Risk profile tool provides clearer insight on hospitalized COVID-19 patients who benefit most from baricitinib treatment

Risk profile tool provides clearer insight on hospitalized COVID-19 patients who benefit most from baricitinib treatment

Abstract: https://www.acpjournals.org/doi/10.7326/M23-2593  

URL goes live when the embargo lifts    

A post-hoc analysis of ACTT-2 (Adaptive COVID-19 Treatment Trial-2) found that the use of a risk profile may more precisely characterize high-risk patients who may benefit from the use of baricitinib. The analysis is published in Annals of Internal Medicine.

ACTT was a series of large, double-blind, randomized, placebo-controlled trials, that were sponsored by the NIH. These trials evaluated treatments for adults hospitalized with COVID-19 and helped define the standard of care. Based on the findings of ACTT-1 and ACTT-2, society and government guidelines on COVID-19 management make the strongest recommendations for remdesivir use in patients requiring low-flow supplemental oxygen and for baricitinib use in patients requiring high-flow oxygen or noninvasive ventilation. However, there may be patient-specific characteristics that, when added to oxygen requirement, more precisely define who may benefit from a particular COVID-19 therapeutic, such as baricitinib.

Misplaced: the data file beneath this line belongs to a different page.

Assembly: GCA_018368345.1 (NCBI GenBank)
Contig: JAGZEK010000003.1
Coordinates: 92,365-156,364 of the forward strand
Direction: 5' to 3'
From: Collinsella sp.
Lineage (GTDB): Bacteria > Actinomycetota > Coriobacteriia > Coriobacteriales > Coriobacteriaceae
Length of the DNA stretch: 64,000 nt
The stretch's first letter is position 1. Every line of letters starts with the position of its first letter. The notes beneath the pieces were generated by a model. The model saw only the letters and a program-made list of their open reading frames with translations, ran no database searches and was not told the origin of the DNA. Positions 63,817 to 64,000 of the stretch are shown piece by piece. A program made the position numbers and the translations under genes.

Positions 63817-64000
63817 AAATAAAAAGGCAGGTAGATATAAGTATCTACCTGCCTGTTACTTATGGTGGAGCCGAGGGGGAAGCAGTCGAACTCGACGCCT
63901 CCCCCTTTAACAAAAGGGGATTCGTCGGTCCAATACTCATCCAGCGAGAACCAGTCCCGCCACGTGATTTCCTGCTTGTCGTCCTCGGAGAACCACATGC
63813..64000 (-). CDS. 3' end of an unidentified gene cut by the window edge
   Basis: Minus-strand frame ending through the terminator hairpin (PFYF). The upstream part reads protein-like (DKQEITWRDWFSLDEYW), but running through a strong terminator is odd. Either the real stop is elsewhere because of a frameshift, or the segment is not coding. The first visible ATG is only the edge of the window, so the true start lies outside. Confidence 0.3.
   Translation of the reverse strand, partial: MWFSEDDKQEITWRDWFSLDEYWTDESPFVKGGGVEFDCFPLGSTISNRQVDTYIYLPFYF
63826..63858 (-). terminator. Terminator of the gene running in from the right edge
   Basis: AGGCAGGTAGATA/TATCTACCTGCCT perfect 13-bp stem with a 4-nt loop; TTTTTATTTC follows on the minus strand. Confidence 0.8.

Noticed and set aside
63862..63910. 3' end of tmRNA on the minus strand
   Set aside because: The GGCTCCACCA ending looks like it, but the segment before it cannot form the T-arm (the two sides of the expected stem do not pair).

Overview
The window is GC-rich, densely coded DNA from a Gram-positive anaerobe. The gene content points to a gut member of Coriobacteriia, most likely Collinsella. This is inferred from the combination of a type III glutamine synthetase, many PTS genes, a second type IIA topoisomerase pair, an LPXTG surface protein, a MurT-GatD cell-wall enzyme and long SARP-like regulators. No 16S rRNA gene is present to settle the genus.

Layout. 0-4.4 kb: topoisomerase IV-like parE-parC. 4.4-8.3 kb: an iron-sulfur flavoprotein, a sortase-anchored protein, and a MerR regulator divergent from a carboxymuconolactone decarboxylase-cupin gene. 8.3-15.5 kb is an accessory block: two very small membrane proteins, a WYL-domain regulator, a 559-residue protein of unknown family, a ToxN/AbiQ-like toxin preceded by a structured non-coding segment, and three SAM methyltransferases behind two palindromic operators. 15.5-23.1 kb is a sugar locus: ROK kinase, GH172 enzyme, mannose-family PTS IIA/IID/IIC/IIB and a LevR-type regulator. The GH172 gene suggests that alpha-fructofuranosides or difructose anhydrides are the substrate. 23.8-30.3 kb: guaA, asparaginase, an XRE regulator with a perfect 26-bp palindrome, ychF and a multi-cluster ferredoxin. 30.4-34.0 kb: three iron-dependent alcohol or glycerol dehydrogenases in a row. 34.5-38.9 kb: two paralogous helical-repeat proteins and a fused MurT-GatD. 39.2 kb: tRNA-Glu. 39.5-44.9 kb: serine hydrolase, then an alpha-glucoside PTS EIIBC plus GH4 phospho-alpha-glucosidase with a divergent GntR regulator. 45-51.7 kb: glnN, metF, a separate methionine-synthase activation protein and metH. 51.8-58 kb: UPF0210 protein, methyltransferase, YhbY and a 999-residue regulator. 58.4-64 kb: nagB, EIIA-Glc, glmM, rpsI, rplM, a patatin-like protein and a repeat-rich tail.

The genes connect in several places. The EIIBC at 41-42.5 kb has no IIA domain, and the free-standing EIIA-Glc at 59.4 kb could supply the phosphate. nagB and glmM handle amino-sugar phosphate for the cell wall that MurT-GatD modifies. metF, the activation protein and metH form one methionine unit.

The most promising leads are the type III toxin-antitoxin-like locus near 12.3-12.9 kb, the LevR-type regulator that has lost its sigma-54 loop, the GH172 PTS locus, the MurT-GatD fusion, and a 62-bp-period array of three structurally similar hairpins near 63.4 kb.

Researchers analyzed data from the ACTT-2 trial consisting of 999 adult participants who were hospitalized with COVID-19 and received either baricitinib+remdesivir or placebo+remdesivir. The authors analyzed outcomes related to mortality, progression to invasive mechanical ventilation (IMV) or death, and recovery within 28 days. They found that patients with higher (absolute neutrophil count)ANC, lower (absolute lymphocyte count) ALC, and lower platelet count were at greatest risk for severe outcomes from COVID-19 and had a significantly improved time to recovery, lower mortality/IMV risk, and lower mortality when treated with baricitinib+remdesivir compared to those receiving placebo+remdesivir.  Additionally baricitinib+ remdesivir treatment reversed trends in ALC and ANC associated with risk of severe outcomes.  According to the authors, their findings suggest that a biomarker-based approach utilizing simple parameters found in a bedside complete blood count provides complementary information on who might benefit from baricitinib treatment. Additionally, they note that 60 percent of patients within the high-risk quartile in ACTT-2 required no oxygen or low-flow oxygen at baseline, suggesting that baseline oxygen requirement is an incomplete proxy for COVID-19 severity and prediction of whom benefits from baricitinib.

Media contacts: For an embargoed PDF, please contact Angela Collom at [email protected]. To speak with the corresponding author Rekha R. Rapaka, MD, PhD, please contact [email protected].


withyou android app